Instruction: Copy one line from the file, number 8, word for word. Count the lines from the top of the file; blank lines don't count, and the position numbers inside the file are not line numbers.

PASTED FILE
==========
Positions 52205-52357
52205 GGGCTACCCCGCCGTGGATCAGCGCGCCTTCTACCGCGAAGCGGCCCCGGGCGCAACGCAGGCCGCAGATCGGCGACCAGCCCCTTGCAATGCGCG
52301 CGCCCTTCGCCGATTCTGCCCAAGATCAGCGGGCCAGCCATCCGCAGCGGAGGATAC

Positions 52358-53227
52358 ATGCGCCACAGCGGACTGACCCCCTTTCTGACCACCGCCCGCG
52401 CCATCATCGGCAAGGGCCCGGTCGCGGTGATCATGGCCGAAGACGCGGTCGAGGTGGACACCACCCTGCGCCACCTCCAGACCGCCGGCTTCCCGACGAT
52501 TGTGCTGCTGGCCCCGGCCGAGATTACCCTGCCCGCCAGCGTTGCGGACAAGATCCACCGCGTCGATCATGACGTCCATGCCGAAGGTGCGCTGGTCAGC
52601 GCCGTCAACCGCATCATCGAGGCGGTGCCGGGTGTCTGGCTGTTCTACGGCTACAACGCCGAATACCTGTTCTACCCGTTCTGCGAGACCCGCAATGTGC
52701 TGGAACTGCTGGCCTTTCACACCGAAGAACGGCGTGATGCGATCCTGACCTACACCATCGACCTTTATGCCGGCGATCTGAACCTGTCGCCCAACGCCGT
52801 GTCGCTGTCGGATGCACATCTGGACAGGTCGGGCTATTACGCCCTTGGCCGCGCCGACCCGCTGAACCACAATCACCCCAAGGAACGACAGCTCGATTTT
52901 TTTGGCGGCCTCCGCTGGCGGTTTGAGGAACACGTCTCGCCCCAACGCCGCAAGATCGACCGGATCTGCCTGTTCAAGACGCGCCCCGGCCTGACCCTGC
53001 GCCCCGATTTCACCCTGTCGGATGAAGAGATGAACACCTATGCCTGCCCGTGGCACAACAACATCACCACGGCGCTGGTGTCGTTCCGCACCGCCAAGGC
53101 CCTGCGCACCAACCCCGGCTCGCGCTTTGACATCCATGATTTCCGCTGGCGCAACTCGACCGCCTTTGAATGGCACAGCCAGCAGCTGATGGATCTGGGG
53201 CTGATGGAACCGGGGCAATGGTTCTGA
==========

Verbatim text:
52601 GCCGTCAACCGCATCATCGAGGCGGTGCCGGGTGTCTGGCTGTTCTACGGCTACAACGCCGAATACCTGTTCTACCCGTTCTGCGAGACCCGCAATGTGC